Get the best Egyptian pound exchange rate by comparing travel money deals from the UK's top foreign exchange providers
If you're travelling to Egypt, it's important to shop around and compare currency suppliers to maximise your chances of getting a good deal. We can help you to find the best Egyptian pound exchange rate by comparing a wide range of UK travel money suppliers who have Egyptian pounds in stock and ready to order online now. Our comparisons automatically factor in all costs and commission, so all you need to do is tell us how much you want to spend and we'll show you the top suppliers who fit the bill.
Some of the best travel money deals are only available when you buy online. By using a comparison site, you're more likely to see the full range of deals on offer and get the best rate.
Always place your order online, even if you plan to collect your currency in person. Most supermarkets and high street currency suppliers offer better exchange rates if you order online beforehand.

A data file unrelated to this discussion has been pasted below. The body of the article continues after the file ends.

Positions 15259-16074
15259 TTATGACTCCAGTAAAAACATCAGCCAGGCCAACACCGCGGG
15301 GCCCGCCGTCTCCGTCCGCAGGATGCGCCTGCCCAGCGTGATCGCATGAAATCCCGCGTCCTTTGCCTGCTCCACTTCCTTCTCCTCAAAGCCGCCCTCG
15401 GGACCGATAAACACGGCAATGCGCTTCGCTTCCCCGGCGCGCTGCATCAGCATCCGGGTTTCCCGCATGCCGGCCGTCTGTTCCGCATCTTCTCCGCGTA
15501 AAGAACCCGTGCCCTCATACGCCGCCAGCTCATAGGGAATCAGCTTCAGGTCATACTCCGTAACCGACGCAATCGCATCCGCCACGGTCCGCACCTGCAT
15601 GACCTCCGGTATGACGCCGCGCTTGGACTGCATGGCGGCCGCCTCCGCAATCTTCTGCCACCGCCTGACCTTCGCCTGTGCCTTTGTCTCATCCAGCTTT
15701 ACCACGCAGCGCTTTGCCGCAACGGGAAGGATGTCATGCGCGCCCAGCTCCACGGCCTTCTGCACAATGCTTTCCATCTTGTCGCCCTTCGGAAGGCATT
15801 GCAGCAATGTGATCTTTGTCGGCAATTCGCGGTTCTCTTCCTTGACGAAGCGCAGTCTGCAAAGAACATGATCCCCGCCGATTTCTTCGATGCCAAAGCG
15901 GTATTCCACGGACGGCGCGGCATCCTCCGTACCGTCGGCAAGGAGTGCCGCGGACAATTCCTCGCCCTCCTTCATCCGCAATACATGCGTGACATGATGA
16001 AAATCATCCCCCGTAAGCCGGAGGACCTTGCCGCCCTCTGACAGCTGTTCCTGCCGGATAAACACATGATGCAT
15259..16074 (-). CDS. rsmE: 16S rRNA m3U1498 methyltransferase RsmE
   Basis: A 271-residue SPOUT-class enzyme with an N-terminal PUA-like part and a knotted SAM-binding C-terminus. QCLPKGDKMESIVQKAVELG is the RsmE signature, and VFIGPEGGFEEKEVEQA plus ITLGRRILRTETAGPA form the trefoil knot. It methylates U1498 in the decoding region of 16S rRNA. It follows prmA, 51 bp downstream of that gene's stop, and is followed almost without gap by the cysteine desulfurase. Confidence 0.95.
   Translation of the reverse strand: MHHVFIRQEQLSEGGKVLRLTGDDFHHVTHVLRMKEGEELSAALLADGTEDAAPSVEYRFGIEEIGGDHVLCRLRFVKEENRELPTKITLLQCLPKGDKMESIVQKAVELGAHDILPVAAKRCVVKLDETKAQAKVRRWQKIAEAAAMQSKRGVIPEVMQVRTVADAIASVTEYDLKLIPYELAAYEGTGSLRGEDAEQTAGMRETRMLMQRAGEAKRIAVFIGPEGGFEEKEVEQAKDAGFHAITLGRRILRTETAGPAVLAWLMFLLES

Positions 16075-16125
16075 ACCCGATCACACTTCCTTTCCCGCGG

If you're travelling with others, consider placing one large currency order instead of buying individually. Many currency suppliers offer enhanced rates that improve as you order more.
The best Egyptian pound exchange rates are usually offered by online travel money companies who have lower operating costs than traditional 'bricks and mortar' stores, and can therefore offer better currency deals than their high street counterparts.
For supermarkets and companies who sell travel money online and on the high street, it's generally cheaper to place your order online and collect it from the store rather than turning up out of the blue and ordering over the counter. Many stores set their 'walk-in' exchange rates lower than their online rates because they can. By ordering online you're guaranteed to get the online rate and you can collect your order from the store as usual.
Over the past 30 days, the Egyptian pound rate is up 0.02% from 25 on 31 Aug to 25.005 today. This means one pound will buy more Egyptian pounds today than it would have a month ago. Right now, £22 is worth approximately E£ 550.11 which is E£ 0.11 more than you'd have got on 31 Aug.